By Rob Renfroe

In the last issue of Good News, we reported that representatives of several renewal and reform movements within the United Methodist Church had met with the Bishops’ Task Force on Unity. The purpose of the meeting was to discuss how we might move forward in mission together as a united church.

We were grateful for the opportunity to share our concerns and thoughts regarding unity with the task force at Lake Junaluska. And we commend our episcopal leaders for addressing our divisions and seeking to resolve them through prayer, dialogue, and understanding.

The Bishops on the task force greeted us warmly, listened carefully, and asked appropriately thoughtful questions. We agreed not to discuss our conversation outside of the meeting. Knowing that we would not be quoted and possibly misquoted in public gave us all a freedom to express our concerns forthrightly and passionately.

However, we do have an agreement with the bishops on the task force that we may share with others the documents that we gave them, expressing our views. Later in this issue of the magazine, you will find the first of two articles containing those documents.

I believe the composition of the team we assembled made it obvious that the renewal and reform groups do not represent some “right-wing, fringe element” within the church (please see the biographical information of team members on page 17). What should be abundantly apparent is that the renewal and reform movements hold and promote the beliefs of the great majority of United Methodists. We are not trying to re-make the United Methodist Church into our own image; we are simply working to keep the church Christ-centered and biblically faithful—exactly what most United Methodists desire.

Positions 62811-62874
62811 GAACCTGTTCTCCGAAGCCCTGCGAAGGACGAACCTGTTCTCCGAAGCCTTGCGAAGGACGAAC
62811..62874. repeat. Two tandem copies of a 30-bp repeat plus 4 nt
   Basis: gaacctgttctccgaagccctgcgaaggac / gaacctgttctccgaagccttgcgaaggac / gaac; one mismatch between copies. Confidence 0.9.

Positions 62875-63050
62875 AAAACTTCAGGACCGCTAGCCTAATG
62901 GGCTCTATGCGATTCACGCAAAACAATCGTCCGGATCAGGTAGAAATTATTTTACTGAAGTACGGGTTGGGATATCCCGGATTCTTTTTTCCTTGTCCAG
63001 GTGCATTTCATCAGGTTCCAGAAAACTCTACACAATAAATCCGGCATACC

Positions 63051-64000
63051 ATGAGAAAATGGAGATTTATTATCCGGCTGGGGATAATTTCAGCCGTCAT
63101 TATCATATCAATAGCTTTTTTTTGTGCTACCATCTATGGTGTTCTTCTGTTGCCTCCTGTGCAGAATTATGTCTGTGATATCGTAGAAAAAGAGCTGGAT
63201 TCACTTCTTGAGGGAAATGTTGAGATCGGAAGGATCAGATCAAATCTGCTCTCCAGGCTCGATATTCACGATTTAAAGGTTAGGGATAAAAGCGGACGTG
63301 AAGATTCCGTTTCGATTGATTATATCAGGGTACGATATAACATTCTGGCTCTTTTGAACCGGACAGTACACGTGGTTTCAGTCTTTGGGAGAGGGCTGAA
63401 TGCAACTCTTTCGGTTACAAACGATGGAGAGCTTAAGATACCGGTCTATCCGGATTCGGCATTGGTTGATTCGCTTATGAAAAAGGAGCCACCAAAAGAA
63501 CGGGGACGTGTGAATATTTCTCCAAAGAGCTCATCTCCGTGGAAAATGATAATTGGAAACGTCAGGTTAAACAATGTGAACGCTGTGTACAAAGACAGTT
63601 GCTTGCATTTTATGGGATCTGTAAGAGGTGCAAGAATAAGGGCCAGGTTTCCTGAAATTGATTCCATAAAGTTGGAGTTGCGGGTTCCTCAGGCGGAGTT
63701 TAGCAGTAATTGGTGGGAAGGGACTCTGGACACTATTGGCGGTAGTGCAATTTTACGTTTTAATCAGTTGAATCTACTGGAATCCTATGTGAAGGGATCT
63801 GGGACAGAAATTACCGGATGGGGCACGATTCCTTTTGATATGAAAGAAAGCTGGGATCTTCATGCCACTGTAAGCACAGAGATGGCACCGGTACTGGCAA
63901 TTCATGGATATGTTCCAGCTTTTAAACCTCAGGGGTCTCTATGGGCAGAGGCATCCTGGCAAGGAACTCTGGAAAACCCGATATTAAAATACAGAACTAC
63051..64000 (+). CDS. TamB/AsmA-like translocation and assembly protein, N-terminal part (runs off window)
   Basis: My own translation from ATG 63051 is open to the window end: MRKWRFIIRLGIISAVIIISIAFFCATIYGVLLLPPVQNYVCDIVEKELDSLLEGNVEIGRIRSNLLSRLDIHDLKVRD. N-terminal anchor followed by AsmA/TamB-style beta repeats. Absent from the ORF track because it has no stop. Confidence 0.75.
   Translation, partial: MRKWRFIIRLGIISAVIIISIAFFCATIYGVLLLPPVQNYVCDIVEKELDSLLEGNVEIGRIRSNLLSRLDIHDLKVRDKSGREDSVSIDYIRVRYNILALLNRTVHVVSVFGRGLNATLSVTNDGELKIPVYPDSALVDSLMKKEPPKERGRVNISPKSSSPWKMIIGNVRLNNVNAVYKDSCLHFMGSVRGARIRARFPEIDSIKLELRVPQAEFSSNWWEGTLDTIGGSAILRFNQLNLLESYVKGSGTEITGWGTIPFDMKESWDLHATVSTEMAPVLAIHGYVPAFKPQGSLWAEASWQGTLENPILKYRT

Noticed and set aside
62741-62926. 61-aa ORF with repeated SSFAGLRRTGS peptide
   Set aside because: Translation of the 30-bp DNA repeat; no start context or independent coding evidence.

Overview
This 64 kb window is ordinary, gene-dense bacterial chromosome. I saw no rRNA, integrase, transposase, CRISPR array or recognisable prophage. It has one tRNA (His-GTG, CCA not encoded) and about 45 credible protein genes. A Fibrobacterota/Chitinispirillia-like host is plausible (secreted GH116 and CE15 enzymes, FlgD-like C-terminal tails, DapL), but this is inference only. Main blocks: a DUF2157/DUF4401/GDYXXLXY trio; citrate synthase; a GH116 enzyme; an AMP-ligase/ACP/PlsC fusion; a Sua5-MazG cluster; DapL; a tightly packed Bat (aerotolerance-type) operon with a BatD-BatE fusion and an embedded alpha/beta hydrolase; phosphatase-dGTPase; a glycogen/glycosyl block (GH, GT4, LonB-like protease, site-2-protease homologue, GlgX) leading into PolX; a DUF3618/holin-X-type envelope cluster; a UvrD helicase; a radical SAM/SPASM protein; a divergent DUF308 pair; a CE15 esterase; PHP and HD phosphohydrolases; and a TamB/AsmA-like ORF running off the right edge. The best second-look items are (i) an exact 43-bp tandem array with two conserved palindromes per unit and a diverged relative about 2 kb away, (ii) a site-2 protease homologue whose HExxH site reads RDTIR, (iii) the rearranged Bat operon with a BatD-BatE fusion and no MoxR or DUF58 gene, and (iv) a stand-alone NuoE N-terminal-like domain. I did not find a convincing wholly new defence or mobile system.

Those who would marginalize our movements as “fringe” or “extreme” would do well to ask themselves why the most controversial amendments passed by General Conference all failed at the Annual Conference level. It’s because much of the church’s leadership and those who are driven by a liberal agenda are out of the mainstream. The amendments we supported passed. Those we opposed failed. We are not the ones out of touch with the heart and soul of the United Methodist Church.

What strikes those of us who lead the various renewal and reform groups as strange is that we are often tagged as being driven by a single issue—homosexuality. Strange, isn’t it? We are not the ones who force the issue to be debated and voted on at General Conference. We don’t send petitions to change the current position in The Discipline. We are not the ones who wear pins or stoles or who make dramatic protests once the voting is over. We would be more than happy never again to have to spend time, energy, and money on this “single issue.” Yet, the very persons who sing the constant refrain that too much time is spent on this issue and that we should “major on the majors, not the minors”—these are the very persons who have forced us to devote inordinate amounts of time to the same single issue every four years for the past four decades.

As you will note as you read the article on page 12 in this issue about the meeting with the Bishops’ Unity Task Force and the one in the next issue of Good News, homosexuality was just one of many concerns we brought to the task force. Settle this issue and we will still be a divided church and we will still need to work on unity. Resolve the issue of homosexuality the wrong way and it will have the same disastrous effect it has had on the Episcopal Church. So, we had to address that issue in the documents we gave the task force.

But our true concerns are much broader. How do we spread the gospel to a culture that is becoming increasingly secular? How do we bring hope to the billions of people who are living in physical and spiritual poverty around the world? And how do we revive the United Methodist Church so that together we can do the work that God has called us to do?

Rob Renfroe is the President and Publisher of Good News.


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